• On Monday the second Indigenous themed match is set to be held in Adelaide where the ball will be re-named ‘Ngungana’. (Kookaburra Australia)Source: Kookaburra Australia
This cricket season all Kookaburra Turf balls will feature a new design that incorporates local First Nations languages in celebration of the International Year of Indigenous Languages.
Brooke Fryer

20 Dec 2019 - 2:55 PM  UPDATED 20 Dec 2019 - 3:01 PM

The iconic Kookaburra Turf cricket ball will be re-styled to include First Nations languages during all the Indigenous-themed matches throughout one of Australia’s largest cricket competitions this season.  

The first Indigenous-themed match of the Big Bash League (BBL) kicks off in Alice Springs on Friday with the classic balls renamed to the local Arrernte language of ‘Thipe Artherrentye-Akngerre’, which translates to 'kookaburra'.

Cricket Australia’s Indigenous cricket emblem will also feature on the balls for the very first time in a match.

Kookaburra Sport said the re-design is a “great opportunity to help bring elements of Indigenous culture to the wider Australian community that might not necessarily see it”.

“Kookaburra has been an Australian-born and owned company… anything we can do like this is something important to us,” the company's head of communications, Shannon Gill, told NITV News on Friday.

“We feel it is a great way to bring Indigenous culture to other parts of Australia and to show to Indigenous people that cricket cares about Indigenous communities.”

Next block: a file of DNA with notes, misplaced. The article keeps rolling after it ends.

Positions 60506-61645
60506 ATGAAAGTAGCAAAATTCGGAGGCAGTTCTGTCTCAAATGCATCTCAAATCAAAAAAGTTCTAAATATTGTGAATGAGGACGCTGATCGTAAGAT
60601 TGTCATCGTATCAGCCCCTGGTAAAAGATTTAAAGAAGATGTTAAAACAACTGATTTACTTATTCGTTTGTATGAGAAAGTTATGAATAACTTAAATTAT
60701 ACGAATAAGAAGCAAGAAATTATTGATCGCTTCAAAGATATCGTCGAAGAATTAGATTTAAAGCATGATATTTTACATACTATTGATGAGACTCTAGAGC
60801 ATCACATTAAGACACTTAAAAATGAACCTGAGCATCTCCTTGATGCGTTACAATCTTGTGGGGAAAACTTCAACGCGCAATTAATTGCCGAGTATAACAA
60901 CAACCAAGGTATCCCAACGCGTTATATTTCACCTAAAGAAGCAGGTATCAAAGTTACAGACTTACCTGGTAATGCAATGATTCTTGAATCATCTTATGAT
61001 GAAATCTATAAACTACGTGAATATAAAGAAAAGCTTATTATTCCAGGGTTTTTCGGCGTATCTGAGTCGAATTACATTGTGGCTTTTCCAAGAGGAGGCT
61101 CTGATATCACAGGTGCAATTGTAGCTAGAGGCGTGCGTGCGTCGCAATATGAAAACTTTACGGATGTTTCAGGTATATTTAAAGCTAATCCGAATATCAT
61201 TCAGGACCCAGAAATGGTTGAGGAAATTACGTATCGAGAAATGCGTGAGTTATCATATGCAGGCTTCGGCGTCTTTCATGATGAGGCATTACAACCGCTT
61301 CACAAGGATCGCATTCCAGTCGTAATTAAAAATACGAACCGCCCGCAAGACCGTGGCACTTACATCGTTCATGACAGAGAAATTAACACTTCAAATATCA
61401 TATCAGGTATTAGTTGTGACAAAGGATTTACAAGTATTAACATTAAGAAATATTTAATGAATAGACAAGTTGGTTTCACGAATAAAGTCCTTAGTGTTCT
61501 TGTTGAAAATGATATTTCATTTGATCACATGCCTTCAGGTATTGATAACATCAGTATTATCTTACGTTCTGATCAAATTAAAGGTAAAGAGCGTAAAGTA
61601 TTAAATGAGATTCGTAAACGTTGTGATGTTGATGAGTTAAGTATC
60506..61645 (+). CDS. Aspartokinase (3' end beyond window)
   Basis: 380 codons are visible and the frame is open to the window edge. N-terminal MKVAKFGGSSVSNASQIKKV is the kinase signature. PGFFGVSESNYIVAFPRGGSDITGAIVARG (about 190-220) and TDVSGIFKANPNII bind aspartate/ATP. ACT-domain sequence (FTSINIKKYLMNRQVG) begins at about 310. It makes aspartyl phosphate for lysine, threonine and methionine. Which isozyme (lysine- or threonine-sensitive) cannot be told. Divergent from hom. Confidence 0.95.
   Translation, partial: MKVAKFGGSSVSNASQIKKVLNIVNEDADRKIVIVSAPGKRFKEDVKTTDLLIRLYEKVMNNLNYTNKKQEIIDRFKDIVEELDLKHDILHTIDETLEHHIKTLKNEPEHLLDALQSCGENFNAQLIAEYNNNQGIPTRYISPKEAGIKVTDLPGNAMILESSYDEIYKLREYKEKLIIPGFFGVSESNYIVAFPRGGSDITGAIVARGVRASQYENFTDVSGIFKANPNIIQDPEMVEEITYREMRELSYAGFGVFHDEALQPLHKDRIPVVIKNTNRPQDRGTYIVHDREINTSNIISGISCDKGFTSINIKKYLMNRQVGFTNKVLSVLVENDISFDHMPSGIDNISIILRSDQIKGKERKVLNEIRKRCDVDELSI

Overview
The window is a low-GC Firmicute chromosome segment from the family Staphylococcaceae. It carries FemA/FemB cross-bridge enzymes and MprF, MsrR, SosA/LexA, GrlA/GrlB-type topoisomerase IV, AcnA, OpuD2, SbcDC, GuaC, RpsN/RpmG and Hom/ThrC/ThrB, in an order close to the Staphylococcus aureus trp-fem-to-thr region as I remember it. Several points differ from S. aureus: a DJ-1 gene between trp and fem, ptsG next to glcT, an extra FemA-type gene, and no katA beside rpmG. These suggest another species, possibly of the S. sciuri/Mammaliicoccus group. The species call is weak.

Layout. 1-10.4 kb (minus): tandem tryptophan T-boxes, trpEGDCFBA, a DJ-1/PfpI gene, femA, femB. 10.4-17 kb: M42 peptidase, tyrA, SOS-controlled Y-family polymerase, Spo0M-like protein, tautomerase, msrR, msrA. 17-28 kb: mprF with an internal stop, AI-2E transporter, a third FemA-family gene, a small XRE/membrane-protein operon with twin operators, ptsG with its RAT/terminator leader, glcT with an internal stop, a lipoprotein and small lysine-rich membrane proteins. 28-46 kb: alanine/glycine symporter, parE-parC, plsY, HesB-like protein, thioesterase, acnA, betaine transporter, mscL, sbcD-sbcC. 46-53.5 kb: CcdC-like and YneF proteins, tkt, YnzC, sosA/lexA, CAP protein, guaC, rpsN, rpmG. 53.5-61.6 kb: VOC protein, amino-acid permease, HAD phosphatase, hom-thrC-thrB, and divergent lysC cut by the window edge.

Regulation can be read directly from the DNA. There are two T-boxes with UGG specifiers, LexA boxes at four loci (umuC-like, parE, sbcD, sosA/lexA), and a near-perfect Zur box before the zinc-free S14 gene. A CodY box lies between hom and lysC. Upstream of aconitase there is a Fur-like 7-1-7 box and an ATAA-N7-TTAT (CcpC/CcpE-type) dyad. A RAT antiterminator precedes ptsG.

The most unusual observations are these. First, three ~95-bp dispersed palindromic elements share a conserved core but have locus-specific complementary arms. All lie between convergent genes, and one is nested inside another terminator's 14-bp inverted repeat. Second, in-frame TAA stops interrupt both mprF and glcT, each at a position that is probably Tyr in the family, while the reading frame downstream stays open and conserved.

Dan the Man 

The company currently have a sponsorship with Melbourne Renegades star and Wiradjuri man Dan Christian and said he had influenced the way Kookaburra Sport interacts with Indigenous communities.

“He has become more interested [in acknowledging Indigenous culture] and wanting to promote Indigenous communities… and being an Australian company, that is something we are compelled to do,” Mr Gill said.

“And the Indigenous-themed matches seemed like a good and nice thing to do, to not only re-name the ball but to acknowledge Indigenous languages.”

The ball will also be used for each of the National Indigenous Cricket Championship matches as well as the Imparja Cup, which is currently being played in Alice Springs.

Mr Christian said the new design provided an opportunity to celebrate First Nations culture and promote the sport of cricket to Australia's first peoples.  

“It’s great that Kookaburra is on-board… [with] the re-naming of balls in traditional local language,” he said.

On Monday, the second Indigenous-themed match is set to be held in Adelaide where the balls will be re-named, Ngungana, meaning 'kookaburra' in the traditional tongue of the Kaurna people.

As the event travels the country over the coming season, the match balls will continue to be re-named in respects to local First Nations languages.

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